Peder Palladius

Peder Palladius (1503–1560) was a Danish theologian, Protestant reformer, and bishop of Zealand. As the first protestant bishop in Denmark, he oversaw the conversion of ecclesiastic affairs. He helped create the church ordinance which founded the Church of Denmark, produced a Danish translation of the Bible, and removed Catholic images and rituals from his diocese.

Petrus Palladius
Bishop of Zealand
Petrus palladius.jpg
ChurchChurch of Denmark
In office1537–1560
SuccessorHans Albertsen
Personal details
Died3 January 1560
Copenhagen, Denmark

Early life and educationEdit

Peder was born in Ribe in 1503. Little information is known about his childhood.[1] Palladius’ own published account of his childhood suggests that he grew up near Ribe and attended school there ca. 1510–1515. He describes his father, Esbern Jensen, as a devout layman. Though his father was illiterate, he had memorised much of the gospel and chastised his son when he failed to recite them properly.[2][1] Peder had a younger brother, Niels Palladius, who was born in 1510. Niels followed in Peder’s footsteps, also becoming a protestant theologian and member of the clergy.[3]

By 1530, Peder was employed as a school teacher in Odense. He was later sponsored by the city’s mayor, Mikkel Pedersen, to study in Wittenberg along with his son, Knud Mikkelsen, and another young man from the city. On September 3, 1531, “Petrus Esbernus Pladius” matriculated at the University of Wittenberg. The origin of his latin name is uncertain. Petrus is the latinized version of his given name, Peder, while Esbernus is in reference to his father, Esbern. However, his chosen surname is of unclear origins. Some sources speculate that he was born Peder Esbern Plade or Plad, having adopted the name Palladius as a latinized version of his surname.[2] Other sources suggest that Plad was a nickname he received as schoolboy, in reference to his father's supposed work as a shoemaker. Alternatively, the name may have been given to him by Philip Melanchthon, in reference to Pallas Athene.[4]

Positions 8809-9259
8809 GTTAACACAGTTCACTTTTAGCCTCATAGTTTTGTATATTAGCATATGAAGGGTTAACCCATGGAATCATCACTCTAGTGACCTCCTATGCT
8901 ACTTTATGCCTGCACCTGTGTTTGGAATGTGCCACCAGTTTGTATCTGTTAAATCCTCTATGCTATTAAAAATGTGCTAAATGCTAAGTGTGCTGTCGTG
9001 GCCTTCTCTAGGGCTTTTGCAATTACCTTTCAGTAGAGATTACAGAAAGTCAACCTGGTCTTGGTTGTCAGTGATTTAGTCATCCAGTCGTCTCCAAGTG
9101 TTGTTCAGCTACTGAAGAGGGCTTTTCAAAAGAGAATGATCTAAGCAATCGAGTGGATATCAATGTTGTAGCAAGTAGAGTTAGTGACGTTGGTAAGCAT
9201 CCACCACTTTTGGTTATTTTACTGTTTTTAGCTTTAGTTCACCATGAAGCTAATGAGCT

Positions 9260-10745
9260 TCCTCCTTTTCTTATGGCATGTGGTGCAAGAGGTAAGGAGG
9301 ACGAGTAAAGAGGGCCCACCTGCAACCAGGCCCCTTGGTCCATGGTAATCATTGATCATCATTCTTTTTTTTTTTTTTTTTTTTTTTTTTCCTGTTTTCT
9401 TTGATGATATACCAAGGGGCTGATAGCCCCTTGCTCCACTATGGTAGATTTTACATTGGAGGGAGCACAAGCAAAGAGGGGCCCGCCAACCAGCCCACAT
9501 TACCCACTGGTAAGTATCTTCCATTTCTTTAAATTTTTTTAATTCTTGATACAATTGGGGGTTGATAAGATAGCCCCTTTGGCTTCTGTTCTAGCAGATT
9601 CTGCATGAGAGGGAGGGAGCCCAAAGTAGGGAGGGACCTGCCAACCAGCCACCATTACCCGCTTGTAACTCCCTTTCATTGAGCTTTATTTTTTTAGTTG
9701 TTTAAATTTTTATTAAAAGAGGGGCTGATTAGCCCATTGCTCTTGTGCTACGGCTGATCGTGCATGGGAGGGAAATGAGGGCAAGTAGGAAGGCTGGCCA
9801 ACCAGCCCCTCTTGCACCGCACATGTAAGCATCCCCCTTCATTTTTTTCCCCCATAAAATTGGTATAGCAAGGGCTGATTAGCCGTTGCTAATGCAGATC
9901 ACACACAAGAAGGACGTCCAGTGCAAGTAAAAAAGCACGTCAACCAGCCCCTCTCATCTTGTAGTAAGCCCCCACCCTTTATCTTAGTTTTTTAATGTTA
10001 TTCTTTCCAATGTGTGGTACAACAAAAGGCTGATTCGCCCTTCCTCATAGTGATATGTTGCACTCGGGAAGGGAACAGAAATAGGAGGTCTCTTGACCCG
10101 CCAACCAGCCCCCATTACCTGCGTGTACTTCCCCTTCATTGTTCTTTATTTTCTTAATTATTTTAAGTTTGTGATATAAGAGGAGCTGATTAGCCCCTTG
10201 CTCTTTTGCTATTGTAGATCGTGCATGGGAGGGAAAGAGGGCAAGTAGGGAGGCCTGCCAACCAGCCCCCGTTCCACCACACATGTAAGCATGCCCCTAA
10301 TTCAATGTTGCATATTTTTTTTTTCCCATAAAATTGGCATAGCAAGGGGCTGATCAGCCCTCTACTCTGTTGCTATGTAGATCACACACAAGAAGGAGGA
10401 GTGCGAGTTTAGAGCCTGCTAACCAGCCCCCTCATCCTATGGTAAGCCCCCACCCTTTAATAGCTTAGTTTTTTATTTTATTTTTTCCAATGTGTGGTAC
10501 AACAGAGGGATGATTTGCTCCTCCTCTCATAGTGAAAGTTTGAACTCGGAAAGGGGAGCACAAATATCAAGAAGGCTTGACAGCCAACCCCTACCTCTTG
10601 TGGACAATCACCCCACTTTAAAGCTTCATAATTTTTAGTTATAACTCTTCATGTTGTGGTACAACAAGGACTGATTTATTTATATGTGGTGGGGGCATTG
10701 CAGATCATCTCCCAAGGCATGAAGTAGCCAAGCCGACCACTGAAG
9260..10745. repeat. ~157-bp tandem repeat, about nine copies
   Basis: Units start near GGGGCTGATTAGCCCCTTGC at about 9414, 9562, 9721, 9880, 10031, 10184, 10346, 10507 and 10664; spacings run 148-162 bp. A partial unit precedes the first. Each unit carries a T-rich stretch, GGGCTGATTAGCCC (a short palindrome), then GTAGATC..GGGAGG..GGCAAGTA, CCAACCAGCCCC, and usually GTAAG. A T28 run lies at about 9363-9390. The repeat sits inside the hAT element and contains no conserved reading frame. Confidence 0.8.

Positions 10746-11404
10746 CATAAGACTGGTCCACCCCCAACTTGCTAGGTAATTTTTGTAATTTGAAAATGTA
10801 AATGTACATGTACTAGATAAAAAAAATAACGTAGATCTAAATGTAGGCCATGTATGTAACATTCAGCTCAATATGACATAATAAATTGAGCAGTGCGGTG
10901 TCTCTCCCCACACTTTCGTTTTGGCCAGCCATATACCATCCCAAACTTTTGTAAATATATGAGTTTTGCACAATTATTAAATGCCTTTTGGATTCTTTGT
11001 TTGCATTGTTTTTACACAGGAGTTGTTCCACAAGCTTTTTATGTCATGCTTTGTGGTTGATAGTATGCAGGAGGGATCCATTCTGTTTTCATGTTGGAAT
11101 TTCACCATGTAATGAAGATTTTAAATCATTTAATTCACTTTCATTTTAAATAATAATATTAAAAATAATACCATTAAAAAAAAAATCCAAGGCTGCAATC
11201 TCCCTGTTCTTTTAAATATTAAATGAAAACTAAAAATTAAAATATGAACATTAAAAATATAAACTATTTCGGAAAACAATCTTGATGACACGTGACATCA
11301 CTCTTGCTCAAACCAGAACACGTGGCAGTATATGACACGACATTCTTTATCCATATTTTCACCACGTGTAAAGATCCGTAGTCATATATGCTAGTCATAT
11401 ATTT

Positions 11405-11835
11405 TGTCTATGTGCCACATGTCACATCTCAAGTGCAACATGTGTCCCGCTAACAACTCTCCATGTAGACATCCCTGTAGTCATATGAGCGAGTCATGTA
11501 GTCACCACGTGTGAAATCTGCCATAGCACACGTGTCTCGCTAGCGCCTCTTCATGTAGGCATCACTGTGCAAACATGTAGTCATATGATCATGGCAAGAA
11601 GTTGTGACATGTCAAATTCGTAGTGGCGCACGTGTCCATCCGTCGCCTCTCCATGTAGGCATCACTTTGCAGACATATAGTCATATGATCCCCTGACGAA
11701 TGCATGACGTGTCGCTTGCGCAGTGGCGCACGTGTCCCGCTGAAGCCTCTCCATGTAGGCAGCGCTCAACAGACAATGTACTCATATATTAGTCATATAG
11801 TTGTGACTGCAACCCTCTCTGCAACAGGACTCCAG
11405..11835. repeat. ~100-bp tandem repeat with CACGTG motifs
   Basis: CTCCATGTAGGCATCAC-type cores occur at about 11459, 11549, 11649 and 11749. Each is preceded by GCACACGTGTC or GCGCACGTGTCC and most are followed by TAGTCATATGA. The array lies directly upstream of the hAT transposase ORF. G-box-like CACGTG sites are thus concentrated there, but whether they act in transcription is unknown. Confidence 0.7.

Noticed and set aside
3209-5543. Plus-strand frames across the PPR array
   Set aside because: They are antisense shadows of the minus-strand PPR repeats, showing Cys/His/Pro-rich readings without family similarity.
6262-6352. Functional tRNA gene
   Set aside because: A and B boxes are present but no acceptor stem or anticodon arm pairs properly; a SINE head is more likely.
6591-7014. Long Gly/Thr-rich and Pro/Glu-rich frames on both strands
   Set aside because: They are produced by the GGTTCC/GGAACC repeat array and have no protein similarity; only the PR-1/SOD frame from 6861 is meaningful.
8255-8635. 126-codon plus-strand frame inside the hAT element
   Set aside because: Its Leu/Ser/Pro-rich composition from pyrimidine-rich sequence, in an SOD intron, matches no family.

He obtained a master’s degree in 1533 and began working towards a doctorate in theology. Palladius spent approximately six years studying in Wittenberg. While there, he had become closely acquainted with the reformation movement for which the University became famous. Palladius described his own conversion to Lutheranism in a 1550 letter to the Catholic bishop of Holar in Iceland, wherein he illustrated his realisation that the teachings of papism were inconsistent with those of Jesus Christ.[1] His education and proximity to the epicentre of the reform movement brought him to the attention of King Christian III. Having forcefully removed the existing Catholic bishops from Denmark, Christian III needed to establish his own church and clergy. A selection of Danish graduates of Wittenberg were recommended. The king was advised to allow Palladius to complete his doctorate in Wittenberg before he was recalled to Denmark. The completion of his studies were funded by the King, and he then was granted his doctorate in 1537.[1][2]


After earning his doctorate in 1537, Palladius was invited to the synod which established the Church of Denmark along with fellow Wittenburg graduates Jørgen Sadolin, Hans Tausen, and Frans Vormordsen. Following the church’s formation, Palladius was appointed as the “superintendent” of the Diocese of Zealand on 2 September 1537, a position which replaced the former archbishop. He was also designated as a professor of theology at the University of Copenhagen.[1][2]

In an effort to reform the church, Palladius directed the removal of what he called “Uryd” from churches within his diocese. Among these were images of saints, altars, relics, and texts for mass services which he considered remnants of the papist era. He also restricted access to pilgrimage sites within the diocese, though he was unable to abolish the practice. His efforts were met with some resistance from clergy within the diocese, though many acquiesced to the reforms to protect their own interests. A 1551 letter from the king mentions that many of the clergy remained steadfast in their beliefs, much to his frustration, and were to be instructed directly by Palladius on his behalf.[2]

Palladius also came into conflict with the noblemen and Danish ruling class. Prior to the reformation, the majority of bishops were from powerful families which could afford to educate their children to a high level. These bishops had ties to the existing hierarchy. By contrast, Palladius had come from humble means and was not beholden to their system of power. As a result, nobles frequently opposed and challenged his authority.

Remnants of Palladius' original tombstone on display at the Church of Our Lady.